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How safe are big rigs? Truck drivers address safety measures

"There's nothing you can do to protect a person from being around one of these trucks."

TYLER, Texas — Driving on major highways like Interstate 20, it is hard not to be sometimes intimidated by big 18-wheeler trucks carrying goods to all parts of the country.

According to the National Highway Safety Traffic Administration, 4,761 people were killed in crashes that involved large trucks. 

Susan Wolfe currently drives an 18-wheeler throughout the United States. She says she has been behind the wheel for 25 years. Experience has taught her that it is inevitable for a truck driver to be in a situation where a major accident is possible.

"There's nothing you can do to protect a person from being around one of these trucks," Wolfe said.

Every morning and every stop she makes along her trip, she ensures her truck is abiding by industry safety codes. She says she checks things like her TriPac, a air conditioner unit that kicks on when the truck is off. She also checks how low her hoses are hanging, tire pressure and lights.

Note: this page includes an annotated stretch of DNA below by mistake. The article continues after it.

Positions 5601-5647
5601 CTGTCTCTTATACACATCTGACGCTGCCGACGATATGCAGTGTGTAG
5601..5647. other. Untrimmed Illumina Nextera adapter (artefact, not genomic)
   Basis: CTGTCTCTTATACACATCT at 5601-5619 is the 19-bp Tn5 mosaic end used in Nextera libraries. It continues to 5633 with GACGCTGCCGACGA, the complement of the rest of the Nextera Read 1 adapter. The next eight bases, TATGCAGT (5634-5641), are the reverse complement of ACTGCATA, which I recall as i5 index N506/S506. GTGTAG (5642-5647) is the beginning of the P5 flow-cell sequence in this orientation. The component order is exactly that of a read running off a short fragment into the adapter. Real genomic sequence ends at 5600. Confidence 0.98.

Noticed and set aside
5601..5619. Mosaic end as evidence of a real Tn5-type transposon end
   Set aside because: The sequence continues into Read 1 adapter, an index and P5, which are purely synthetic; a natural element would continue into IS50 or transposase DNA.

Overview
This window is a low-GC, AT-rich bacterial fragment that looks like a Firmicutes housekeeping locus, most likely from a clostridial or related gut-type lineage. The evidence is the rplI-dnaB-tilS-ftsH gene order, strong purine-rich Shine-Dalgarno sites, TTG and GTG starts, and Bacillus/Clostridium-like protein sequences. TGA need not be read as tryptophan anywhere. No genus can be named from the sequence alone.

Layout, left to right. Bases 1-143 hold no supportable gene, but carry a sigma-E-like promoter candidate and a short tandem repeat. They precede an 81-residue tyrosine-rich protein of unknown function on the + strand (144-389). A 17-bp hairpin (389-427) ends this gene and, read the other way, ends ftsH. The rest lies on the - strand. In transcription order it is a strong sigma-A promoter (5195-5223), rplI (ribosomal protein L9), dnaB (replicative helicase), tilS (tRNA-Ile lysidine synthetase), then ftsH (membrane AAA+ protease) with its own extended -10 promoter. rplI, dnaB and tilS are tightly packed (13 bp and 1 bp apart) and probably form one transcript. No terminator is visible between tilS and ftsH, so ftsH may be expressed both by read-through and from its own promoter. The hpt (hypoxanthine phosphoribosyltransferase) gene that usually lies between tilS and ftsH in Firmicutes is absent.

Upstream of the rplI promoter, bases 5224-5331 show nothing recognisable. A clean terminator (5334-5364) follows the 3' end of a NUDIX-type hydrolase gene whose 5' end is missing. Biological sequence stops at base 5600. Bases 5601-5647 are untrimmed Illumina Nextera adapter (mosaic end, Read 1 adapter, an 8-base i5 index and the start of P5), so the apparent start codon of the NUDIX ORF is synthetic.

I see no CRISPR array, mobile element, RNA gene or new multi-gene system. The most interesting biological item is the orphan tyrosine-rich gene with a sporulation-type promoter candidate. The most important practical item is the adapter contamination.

"If you don't get up and do the check like you're supposed to, then you never know what's going to happen," Wolfe explained.

One safety feature she does not have on her vehicle is a guard rail. The rails have various uses. 

Credit: KYTX

One of those uses prevents drivers from getting trapped underneath trailers. It can also protect truckers as well. 

"The purpose of the guard is to prevent wind from going under these trailers," one truck driver told CBS19. "I've seen accidents and trucks without the guards, driving normal speeds, 55, 60 miles an hour, and just a big wind gusts come up and getting the trailer, especially empty, and just push a trailer right over."

The driver says he has been behind the wheel for more than 20 years as well and has seen more accidents from drivers not sharing the road than anything else.

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"It's just too many people out there being in a hurry and not knowing how to drive their cars around semi trucks," he explained.

In addition to driving respectably, he is looking forward to seeing how truck companies can improve safety.

"They're adding more cameras and stuff to blind spots so that you can be able to see all the way around the whole trailer and the truck better," he said.

Until there is improvement on the roads with less accidents, the trucker says he hopes all drivers are cautious around trucks. 

"Just gotta to make sure everybody's alert and aware and stay safe out there." 

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